Springfield Public Library, Springfield
 
Daddy's Roommate by Michael Willhoite (Juvenile)
 
Summary of objections: Concern expressed that the book would lead children "astray," and demanded that the title be removed from the collection.
 
Summary of events: Staff review process. Book retained, 1/24/94. Letter sent; no further appeal filed.
 
Challenges in School Library Media Centers
 
Bilquist Elementary, Milwaukie
 
The Witches by Roald Dahl (Juvenile)
 
Summary of objections: Concern expressed over references to violence to children by parents and children, and the occult.
 
Summary of events: Committee review process. Committee recommended that the book be retained without restriction, 9/29/93. Superintendent recommended restricted library access requiring a teacher's recommendation and a parent's approval; also allowed the book to be used as an instructional supplement by classroom teachers, 11/3/93. Because of unclear policies and procedures concerning the district appeal process, these policies are being reviewed and revised. When completed, the superintendent will hold another hearing on the book to reconsider his decision. Final decision still pending.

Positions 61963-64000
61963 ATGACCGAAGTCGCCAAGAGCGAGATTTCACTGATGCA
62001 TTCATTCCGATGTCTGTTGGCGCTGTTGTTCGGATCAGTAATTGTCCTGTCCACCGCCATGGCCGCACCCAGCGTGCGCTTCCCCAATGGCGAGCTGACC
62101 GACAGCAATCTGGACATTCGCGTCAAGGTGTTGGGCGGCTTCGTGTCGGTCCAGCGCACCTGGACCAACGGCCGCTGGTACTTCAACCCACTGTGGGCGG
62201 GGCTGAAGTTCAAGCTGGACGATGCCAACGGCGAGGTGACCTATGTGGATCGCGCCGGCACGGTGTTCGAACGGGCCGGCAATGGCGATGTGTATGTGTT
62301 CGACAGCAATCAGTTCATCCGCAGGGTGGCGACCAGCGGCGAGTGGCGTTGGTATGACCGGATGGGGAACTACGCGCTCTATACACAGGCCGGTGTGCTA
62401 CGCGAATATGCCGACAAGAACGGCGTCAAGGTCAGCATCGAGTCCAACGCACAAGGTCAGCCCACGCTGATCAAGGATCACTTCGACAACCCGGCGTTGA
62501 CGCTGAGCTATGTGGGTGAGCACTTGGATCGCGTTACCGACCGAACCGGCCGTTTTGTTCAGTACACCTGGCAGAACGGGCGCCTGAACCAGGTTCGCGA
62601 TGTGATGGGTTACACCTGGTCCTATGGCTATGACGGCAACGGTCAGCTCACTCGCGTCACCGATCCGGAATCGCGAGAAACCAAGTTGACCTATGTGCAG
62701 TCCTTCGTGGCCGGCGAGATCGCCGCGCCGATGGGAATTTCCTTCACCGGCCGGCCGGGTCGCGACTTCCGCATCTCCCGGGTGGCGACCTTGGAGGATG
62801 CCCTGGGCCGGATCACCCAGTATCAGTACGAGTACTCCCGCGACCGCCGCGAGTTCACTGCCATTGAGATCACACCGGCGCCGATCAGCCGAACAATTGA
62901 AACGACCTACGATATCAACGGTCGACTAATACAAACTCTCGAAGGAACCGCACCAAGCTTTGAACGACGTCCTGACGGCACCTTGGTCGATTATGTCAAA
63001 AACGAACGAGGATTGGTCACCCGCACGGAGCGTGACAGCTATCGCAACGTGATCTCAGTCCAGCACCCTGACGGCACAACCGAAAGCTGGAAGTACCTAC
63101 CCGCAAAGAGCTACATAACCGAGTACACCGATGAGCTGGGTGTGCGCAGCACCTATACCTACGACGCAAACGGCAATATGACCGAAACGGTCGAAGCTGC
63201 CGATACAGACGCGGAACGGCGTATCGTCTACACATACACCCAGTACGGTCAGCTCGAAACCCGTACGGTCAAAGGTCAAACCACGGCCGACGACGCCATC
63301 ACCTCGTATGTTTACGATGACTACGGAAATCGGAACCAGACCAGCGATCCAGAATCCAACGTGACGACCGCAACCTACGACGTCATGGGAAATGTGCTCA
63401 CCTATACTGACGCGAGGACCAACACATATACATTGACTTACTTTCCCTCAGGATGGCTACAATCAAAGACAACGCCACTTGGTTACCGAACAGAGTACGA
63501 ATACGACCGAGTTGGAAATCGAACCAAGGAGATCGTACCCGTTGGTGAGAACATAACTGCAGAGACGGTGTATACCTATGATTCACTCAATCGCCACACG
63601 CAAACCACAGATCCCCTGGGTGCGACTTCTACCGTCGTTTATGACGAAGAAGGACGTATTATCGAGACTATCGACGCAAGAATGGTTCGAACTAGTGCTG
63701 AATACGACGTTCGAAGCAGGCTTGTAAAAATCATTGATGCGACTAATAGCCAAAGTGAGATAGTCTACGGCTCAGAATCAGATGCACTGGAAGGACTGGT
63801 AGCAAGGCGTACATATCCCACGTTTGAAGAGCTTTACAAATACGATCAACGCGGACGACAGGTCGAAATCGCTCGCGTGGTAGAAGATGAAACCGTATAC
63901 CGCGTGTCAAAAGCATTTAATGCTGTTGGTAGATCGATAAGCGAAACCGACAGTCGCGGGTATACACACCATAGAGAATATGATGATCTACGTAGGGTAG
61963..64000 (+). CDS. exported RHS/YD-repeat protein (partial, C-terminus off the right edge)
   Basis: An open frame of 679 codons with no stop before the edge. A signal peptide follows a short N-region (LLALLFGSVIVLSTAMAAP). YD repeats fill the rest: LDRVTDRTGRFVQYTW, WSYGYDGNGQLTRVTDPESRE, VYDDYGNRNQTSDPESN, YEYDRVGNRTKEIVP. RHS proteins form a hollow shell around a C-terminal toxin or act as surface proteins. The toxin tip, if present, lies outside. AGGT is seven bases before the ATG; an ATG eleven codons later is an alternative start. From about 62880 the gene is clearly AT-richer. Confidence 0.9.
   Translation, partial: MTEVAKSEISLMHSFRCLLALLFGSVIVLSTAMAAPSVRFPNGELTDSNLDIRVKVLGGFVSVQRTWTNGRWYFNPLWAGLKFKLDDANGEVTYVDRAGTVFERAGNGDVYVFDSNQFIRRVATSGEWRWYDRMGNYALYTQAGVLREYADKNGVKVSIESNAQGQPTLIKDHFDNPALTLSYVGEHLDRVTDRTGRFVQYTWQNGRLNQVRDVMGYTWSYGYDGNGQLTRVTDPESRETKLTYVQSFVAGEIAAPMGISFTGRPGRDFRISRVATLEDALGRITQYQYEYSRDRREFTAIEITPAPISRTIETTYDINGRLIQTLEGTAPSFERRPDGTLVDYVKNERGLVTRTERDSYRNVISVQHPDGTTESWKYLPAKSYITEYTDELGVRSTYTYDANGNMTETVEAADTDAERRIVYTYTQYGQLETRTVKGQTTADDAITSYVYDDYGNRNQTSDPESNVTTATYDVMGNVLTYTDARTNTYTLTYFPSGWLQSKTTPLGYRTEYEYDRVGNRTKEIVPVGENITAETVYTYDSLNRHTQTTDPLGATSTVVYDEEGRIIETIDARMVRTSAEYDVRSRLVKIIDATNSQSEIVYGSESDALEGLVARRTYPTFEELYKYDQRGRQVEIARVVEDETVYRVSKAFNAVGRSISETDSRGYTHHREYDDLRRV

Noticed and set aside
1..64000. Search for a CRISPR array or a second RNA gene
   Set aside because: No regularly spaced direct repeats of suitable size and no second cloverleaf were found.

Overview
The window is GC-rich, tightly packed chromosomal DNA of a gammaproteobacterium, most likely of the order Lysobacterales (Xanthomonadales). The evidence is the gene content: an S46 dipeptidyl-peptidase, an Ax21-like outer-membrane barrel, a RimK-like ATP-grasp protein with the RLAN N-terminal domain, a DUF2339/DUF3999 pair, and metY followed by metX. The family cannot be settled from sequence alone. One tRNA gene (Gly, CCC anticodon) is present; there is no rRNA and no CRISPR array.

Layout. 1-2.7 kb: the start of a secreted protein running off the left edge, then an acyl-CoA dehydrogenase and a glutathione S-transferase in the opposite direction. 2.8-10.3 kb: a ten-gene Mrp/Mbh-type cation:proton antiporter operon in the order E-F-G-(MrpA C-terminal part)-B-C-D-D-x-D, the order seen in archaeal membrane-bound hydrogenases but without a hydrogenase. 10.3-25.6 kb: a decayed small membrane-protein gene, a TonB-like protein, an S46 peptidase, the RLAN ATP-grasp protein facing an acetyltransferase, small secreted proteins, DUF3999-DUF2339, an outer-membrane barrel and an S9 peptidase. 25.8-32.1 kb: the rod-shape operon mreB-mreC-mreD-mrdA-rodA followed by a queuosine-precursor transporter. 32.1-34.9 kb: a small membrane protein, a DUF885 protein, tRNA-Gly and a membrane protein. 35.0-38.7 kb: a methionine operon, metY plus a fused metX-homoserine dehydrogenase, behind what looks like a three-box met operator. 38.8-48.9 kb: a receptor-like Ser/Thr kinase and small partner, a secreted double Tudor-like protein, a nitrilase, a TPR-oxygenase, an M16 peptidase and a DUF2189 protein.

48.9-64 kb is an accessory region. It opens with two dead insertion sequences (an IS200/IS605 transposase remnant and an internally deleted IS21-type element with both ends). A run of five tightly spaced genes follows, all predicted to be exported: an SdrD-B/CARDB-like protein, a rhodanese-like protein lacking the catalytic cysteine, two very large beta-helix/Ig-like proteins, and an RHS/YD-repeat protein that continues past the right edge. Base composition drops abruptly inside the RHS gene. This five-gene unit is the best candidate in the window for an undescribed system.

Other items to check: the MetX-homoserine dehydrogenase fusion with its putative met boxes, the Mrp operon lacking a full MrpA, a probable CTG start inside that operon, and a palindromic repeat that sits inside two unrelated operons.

Roseburg High School, Roseburg
 
The Dark Half by Stephen King (Adult)
 
Summary of objections: Concern expressed over book's demonic violent content and vulgar language.
 
Summary of events: Committee review process. Committee recommended that the book be retained. Book retained in decision by School Board, 5/11/94.
 
Salem-Keizer School District, Salem
 
El Agua by Nicole Giron (Juvenile)
 
Summary of objections: Concern expressed that this Spanish language book about water contains two paintings by Mexican artists that graphically depict a nude adult female and a nude male child; believe the book is not suitable for elementary children since "it exposes them to adult anatomy and contributes to a lack of personal modesty."